Northland Māori have closed off access to a popular surfing spot after their sacred pou were vandalised.
Two pillars at Tauroa Point, near Kaitaia and Ninety Mile Beach, were found chopped down and cut into pieces.
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Pouwhenua, or pou, are carved wooden pillars similar to totem poles. The carvings tell stories of the Māori people and reflect ancestral and environmental relationships. Pou can be used to mark places of significance or represent land ownership.
In this case the pou marked a rahui on collecting seafood in the area, and until Saturday had stood unbothered for nearly 10 years.
Iwi leader Haami Piripi told Newshub the community wants to send a strong message.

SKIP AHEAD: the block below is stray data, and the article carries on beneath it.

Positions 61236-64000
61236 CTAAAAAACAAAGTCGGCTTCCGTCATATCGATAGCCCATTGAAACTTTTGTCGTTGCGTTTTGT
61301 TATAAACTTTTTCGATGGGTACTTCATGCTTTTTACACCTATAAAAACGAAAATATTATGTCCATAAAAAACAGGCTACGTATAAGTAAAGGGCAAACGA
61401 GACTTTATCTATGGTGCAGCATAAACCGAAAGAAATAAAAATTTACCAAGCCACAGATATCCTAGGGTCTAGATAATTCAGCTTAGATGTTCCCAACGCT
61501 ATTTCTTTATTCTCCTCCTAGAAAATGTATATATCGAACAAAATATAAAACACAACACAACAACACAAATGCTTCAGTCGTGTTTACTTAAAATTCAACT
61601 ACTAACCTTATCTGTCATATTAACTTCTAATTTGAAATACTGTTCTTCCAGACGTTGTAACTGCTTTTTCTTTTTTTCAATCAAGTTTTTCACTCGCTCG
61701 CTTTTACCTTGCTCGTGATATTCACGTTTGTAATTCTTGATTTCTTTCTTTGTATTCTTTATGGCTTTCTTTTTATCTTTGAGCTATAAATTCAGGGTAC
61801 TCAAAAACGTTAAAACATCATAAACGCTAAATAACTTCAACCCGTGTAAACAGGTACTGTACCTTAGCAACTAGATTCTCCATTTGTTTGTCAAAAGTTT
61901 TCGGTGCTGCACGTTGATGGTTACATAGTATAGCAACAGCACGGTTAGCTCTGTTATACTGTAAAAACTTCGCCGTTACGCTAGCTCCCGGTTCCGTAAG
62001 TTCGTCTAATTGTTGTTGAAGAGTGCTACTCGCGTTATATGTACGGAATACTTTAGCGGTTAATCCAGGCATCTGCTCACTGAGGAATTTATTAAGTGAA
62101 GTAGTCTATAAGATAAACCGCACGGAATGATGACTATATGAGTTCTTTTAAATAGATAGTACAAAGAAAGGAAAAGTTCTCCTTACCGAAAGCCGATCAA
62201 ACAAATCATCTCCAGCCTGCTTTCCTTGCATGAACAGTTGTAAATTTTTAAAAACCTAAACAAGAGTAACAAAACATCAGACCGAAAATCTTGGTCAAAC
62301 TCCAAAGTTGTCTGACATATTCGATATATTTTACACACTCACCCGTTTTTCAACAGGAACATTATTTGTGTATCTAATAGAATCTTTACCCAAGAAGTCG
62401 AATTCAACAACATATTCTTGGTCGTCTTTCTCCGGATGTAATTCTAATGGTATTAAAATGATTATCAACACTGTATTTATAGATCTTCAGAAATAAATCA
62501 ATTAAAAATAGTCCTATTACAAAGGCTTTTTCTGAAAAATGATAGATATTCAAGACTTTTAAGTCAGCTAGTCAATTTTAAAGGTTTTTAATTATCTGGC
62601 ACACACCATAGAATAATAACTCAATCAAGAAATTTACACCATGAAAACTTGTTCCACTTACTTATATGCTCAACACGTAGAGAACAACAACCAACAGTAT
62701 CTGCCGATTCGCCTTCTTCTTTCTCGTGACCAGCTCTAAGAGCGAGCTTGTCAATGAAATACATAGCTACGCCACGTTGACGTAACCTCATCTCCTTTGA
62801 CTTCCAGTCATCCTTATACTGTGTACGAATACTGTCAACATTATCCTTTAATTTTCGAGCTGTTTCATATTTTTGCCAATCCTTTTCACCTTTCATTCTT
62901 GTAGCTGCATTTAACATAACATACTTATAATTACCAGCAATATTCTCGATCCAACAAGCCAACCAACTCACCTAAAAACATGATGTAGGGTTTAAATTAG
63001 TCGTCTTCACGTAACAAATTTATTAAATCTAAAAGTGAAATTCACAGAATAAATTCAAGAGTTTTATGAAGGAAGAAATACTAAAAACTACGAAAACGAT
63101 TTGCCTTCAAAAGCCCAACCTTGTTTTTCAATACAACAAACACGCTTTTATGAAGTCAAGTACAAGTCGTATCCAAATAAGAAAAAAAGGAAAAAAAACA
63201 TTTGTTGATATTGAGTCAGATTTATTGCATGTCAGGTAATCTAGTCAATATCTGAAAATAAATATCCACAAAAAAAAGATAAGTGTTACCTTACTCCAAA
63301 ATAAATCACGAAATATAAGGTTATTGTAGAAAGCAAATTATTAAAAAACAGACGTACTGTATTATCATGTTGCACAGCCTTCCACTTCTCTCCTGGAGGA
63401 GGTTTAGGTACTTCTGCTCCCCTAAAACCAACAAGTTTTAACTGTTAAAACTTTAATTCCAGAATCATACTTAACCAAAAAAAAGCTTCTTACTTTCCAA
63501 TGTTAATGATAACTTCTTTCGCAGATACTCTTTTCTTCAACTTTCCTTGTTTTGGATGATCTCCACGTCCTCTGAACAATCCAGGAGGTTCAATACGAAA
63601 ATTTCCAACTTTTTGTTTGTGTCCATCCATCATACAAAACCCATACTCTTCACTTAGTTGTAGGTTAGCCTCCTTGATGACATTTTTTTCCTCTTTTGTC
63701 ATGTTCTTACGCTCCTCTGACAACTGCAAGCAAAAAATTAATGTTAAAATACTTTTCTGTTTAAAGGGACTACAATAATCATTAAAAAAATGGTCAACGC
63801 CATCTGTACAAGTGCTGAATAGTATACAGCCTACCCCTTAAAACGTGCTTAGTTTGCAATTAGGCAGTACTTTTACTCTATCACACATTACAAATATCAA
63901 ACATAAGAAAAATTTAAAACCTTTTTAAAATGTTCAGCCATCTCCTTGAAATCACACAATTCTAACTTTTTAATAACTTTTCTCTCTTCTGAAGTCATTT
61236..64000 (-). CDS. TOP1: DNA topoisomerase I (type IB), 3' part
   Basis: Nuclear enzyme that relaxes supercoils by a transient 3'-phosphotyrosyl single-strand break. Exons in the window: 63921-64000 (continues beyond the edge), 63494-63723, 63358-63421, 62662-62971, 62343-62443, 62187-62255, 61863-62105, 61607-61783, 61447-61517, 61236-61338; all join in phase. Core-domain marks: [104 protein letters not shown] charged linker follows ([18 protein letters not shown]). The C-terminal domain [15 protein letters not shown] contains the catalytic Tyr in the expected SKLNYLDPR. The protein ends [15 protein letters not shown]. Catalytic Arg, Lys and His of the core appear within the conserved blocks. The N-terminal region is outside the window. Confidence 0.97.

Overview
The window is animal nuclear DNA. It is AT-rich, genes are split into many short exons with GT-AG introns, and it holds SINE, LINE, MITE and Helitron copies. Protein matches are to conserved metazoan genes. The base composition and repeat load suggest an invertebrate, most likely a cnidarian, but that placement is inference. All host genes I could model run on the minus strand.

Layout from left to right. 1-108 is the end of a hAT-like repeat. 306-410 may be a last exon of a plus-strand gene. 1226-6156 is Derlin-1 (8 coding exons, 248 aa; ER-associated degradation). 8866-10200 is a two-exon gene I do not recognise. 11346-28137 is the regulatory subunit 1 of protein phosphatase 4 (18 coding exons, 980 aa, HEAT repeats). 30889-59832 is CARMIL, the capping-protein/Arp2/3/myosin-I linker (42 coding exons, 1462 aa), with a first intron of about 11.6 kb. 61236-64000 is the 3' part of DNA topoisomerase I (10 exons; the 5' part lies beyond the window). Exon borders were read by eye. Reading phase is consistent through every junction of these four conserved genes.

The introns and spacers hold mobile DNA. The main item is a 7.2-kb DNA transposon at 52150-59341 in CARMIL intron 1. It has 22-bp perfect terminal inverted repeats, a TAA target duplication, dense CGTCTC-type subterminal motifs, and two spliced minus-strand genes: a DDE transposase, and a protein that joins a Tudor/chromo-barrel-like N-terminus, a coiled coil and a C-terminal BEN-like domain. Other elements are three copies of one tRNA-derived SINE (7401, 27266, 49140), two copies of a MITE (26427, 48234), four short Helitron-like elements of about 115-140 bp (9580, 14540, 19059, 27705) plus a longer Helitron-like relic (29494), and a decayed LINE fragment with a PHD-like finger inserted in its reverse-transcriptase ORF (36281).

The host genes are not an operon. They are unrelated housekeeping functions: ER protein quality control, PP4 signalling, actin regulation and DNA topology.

"They're greatly offended by somebody coming into their backyard and attacking their cultural icons, this gives people an idea of how much damage it causes."
The road to Shipwreck Bay will be closed for a week from Friday night.
Piripi said the way the pou were destroyed, hacked down and cut into pieces, had a profound effect on the iwi.
"The fact it's been damaged in such a malicious way is very upsetting, it's like anything, when you have an upset situation you have to do things to ameliorate the emotions that result from it."
He thought the pou were safe, and will ensure the replacements will be.
"Gone are the days of trying to block out and shun out and vandalise Māori initiatives, that's not appropriate any longer.
"That's what the message is being put across."